STORY is a magical place for creatives to meet other creatives and remember why we started creating in the first place. Ben Arment started the event 6 years ago. I’m big supporter of the concept of fuel for the Creative Class, but I’m a bigger supporter of Ben. He’s a fantastic leader who casts vision beautifully and cares about the stories of the individuals he comes in contact with. That’s rare, people. Check out his book Dream Year if you’re looking for the next step, and his email newsletter is one of my favorites – which who can really say that about an email newsletter.
About two year ago when I decided I was going to pursue producing, I found out about STORY on Twitter through Stephen Brewster who mentioned STORY was looking for producing volunteers. I fell in love with the concept of STORY and was grateful to experience the whole thing as a volunteer. I didn’t know anyone else who was going and had spent a grand total of 4 hours in Chicago previously, so like most things I’ve done in the last two years I jumped in blindly. So worth it. I loved meeting a Pixar employee, listening to Paper Route in the House of Blues, meeting a few fantastic people from Omaha, learning more about Act One from Justin Bell and exploring the city of Chicago.
Since I moved to LA, I didn’t think I’d be able to go to attend this year, but things don’t always work the way I expect them to and time opened up. With three weeks before STORY, I emailed and asked if there were any more places for volunteers, and I’m so glad I did – the 3 days in Chicago were fantastic.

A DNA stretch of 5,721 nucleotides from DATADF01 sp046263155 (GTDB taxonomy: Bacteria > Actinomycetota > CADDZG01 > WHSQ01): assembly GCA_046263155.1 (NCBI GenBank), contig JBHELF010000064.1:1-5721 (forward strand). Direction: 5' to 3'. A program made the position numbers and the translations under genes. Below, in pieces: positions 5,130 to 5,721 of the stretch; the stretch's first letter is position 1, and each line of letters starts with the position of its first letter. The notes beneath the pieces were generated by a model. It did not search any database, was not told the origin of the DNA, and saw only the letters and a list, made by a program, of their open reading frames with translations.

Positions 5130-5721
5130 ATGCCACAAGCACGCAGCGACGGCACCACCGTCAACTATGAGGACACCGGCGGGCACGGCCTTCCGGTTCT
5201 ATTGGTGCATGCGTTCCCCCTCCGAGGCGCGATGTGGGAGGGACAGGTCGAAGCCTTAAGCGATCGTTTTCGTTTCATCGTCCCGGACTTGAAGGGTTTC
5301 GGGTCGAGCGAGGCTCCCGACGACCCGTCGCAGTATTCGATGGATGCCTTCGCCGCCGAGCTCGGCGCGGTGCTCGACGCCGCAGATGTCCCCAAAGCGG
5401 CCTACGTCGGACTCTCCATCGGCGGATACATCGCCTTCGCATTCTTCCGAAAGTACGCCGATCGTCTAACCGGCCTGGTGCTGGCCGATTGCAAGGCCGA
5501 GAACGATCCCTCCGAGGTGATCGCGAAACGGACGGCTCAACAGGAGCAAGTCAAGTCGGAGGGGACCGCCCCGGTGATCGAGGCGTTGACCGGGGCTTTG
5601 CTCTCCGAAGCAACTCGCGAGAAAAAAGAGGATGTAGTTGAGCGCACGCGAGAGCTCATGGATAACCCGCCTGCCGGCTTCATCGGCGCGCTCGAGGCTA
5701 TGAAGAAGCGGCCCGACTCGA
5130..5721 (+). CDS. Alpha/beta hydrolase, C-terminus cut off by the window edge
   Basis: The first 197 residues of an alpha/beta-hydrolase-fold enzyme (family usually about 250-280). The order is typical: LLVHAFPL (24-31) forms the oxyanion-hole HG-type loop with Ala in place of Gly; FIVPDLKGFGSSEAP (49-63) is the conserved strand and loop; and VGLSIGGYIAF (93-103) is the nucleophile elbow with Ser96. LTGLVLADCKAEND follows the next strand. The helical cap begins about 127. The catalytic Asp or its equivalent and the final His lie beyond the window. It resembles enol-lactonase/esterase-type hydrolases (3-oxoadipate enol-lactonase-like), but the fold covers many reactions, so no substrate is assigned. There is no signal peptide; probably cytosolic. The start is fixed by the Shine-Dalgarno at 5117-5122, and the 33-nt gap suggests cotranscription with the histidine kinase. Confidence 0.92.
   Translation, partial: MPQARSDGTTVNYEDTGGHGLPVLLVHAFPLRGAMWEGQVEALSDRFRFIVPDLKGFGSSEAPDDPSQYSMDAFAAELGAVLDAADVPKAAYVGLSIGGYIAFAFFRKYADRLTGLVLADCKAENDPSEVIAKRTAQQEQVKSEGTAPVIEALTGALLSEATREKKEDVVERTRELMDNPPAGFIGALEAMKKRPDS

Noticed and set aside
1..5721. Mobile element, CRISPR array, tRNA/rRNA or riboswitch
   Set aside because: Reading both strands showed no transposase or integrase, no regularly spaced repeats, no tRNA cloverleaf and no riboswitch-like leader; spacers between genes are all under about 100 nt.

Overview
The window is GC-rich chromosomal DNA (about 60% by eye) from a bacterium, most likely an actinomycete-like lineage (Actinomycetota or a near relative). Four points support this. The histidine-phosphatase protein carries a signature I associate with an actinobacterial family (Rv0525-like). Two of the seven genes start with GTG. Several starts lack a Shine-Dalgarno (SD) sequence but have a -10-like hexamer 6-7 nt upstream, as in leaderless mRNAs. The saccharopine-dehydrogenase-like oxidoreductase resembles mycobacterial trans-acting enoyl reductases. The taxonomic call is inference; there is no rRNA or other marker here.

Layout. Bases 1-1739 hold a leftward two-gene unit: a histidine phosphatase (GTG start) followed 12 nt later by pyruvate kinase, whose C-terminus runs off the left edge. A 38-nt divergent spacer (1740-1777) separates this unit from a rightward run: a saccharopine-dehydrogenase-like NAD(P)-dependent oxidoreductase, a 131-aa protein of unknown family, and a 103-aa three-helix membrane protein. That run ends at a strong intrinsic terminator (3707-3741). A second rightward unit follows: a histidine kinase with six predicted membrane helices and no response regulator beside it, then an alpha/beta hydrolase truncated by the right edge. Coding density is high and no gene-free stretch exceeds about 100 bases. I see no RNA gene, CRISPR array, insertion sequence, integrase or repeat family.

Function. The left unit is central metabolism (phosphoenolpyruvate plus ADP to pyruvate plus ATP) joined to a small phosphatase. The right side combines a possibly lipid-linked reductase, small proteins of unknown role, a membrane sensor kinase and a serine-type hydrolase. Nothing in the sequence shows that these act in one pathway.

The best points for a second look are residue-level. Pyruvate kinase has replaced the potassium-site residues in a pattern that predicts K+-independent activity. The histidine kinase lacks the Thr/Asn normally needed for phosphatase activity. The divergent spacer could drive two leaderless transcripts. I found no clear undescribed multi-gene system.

This year’s event was held at the Harris Theater in downtown Chicago in Millennium Park right by that weird reflective “bean” every tourist needs a selfie in. Someone described the theater as a sort of Alice and Wonderland experience. There are glowing orange, yellow neon lights on some of the floors instead of the white fluorescents giving it an other worldly vibe. And you have to go down the stairs to go up into the theater, but you have to go up to reach the street level. The conference combines speakers, staged theater, videos, motion graphics, and live music.
The event opened this year with a man in a bed on the stage and waking up in a dream state conducting orchestrated music using a back scratcher with video elements behind him. The bed and other pieces on the stage reminded me of Peter Pan – never grow up. The event ended with that bed on stage again. The man was no longer in the dream state and the back scratcher directed orchestra wasn’t coming through like it did when he was dreaming. He snapped the back scratcher in frustration, started to walk off the stage, but came back and pulled a pen and notebook from under the bed and started writing. I took away, “It’s not enough to dream, go do.” We can dream as much as we want, we can be fueled to overflowing, but none of it counts until the hard work of creating is put into practice.
As a very side, side note. One of the vendors at the event was the Music Bed. They license music and video for projects. The music is great, but what I really love is how they tell their story. They create films and develop blog interviews to promote the content they offer. It’s one of my favorite examples of using content to sell your content.
The next several posts will have my notes from a few of the speakers.